Despite troubled trade negotiations, global trade–and trade policy–will thrive in the 21st century, but with a bow to the past
The repeated failures since 2001 of global trade negotiations and continuing uncertainties about the ultimate success of mega-regional trade agreements, like the recently concluded Trans-Pacific Partnership, have raised widespread questions about the future of global trade policy. In Trade in the 21st Century, two distinguished experts argue that — despite appearances to the contrary — not only is trade policy alive and well, but also that there are grounds for optimism about the prospects for international trade and investment growth in the twenty-first century.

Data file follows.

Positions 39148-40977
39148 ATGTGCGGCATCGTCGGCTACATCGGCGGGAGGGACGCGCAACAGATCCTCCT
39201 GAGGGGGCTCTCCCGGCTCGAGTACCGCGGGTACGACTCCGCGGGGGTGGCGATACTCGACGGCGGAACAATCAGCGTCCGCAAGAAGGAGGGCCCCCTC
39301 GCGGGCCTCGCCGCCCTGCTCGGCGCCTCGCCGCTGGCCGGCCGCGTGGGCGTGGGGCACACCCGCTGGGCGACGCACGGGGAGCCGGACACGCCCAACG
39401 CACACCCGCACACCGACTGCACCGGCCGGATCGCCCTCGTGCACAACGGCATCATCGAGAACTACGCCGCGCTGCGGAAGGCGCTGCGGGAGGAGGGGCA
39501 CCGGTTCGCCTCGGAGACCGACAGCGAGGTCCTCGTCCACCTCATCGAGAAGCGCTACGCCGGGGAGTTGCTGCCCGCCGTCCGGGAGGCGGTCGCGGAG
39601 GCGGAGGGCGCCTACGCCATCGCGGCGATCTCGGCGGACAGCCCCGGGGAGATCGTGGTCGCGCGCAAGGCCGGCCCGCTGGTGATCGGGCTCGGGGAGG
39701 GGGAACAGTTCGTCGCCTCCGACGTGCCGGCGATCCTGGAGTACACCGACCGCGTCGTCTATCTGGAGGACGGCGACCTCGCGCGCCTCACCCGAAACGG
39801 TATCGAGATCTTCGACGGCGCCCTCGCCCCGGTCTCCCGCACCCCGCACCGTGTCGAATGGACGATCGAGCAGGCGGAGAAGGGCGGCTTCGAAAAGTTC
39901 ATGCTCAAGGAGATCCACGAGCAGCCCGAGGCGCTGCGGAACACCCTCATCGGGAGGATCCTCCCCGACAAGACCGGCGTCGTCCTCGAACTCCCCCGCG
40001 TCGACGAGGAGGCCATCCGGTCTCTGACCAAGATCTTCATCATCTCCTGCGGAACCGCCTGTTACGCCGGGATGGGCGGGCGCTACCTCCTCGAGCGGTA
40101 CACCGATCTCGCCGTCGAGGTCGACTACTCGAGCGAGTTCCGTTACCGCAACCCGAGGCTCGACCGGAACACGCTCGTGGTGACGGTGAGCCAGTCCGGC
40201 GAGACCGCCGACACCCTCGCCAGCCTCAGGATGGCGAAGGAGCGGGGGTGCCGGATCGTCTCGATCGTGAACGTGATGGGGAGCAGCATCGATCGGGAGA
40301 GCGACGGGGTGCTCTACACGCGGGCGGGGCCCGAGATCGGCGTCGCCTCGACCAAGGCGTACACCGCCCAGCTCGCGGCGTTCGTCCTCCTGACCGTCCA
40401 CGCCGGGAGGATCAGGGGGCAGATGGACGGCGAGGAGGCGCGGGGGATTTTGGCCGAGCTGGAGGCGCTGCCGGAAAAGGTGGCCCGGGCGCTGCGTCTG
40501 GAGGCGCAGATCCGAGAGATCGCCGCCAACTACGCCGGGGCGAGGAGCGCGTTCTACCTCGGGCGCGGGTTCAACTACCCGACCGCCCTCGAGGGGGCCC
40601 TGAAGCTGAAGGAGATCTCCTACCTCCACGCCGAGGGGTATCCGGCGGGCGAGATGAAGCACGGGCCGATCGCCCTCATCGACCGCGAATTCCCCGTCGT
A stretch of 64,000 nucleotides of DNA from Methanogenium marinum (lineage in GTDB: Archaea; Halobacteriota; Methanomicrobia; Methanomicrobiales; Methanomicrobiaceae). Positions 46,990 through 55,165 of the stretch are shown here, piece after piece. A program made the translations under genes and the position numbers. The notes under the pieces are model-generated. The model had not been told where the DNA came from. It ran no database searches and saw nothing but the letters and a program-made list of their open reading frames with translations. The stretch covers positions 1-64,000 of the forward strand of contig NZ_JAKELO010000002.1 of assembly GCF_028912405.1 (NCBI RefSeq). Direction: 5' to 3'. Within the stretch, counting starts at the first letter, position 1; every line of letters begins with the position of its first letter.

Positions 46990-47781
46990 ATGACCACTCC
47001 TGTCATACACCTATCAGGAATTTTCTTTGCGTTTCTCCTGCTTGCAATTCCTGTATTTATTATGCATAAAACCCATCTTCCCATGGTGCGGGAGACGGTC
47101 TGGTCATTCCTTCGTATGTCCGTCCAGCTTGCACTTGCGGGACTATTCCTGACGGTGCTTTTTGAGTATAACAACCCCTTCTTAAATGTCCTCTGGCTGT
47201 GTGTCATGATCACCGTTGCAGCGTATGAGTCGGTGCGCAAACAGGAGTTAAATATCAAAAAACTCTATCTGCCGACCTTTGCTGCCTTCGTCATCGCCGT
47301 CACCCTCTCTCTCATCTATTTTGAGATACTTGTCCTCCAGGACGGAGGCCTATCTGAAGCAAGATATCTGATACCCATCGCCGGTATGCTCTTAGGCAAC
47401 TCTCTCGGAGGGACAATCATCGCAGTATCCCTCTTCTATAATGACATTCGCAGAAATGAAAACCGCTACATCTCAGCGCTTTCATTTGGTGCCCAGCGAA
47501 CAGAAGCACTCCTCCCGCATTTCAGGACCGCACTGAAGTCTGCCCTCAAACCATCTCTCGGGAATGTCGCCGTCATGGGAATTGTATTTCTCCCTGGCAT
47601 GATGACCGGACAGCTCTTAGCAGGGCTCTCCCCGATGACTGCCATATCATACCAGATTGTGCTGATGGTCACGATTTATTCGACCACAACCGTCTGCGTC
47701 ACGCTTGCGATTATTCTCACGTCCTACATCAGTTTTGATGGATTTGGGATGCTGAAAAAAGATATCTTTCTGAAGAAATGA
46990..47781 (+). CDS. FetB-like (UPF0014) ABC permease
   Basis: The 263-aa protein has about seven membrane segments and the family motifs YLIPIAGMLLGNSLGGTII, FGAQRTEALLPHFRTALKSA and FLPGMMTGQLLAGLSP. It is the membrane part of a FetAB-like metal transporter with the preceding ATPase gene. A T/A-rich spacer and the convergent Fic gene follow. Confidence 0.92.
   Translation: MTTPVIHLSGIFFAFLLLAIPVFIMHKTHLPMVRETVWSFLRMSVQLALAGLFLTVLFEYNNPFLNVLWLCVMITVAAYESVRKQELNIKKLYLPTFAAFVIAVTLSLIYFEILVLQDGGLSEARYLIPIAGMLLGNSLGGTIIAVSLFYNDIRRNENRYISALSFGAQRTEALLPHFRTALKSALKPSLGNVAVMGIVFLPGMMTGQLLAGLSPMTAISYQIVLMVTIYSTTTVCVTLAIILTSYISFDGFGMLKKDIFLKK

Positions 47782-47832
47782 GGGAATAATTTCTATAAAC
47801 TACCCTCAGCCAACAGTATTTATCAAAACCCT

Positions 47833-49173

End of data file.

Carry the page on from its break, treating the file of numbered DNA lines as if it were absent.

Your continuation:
Trade in the 21st Century asks a central question: Was the creation of the World Trade Organization in 1995 the high point of multilateral cooperation on trade and investment matters? Is it possible that, in the two decades since its founding, fundamental changes in technology and the structure of international production – such as global value chains and digitization of products – are leading to a renewed focus on unilateral policy processes and regional cooperation, to the detriment of the World Trade Organization?
Trade in the 21st Century–with contributions by some of the world’s leading writers on trade, including Claude Barfield, Simon Evenett, Joseph Finger, Anne O. Kreuger, Patrick Low, and Alan Winters –covers the key topics in the field: trade policy dynamics in the European Union and the United States; policies by and toward emerging economies, including China; incentives for governments to further open trade or reject past liberalization; implications of mega-regional trade agreements; and issues around digital trade, trade in services, agricultural trade policies and trade and climate change policies.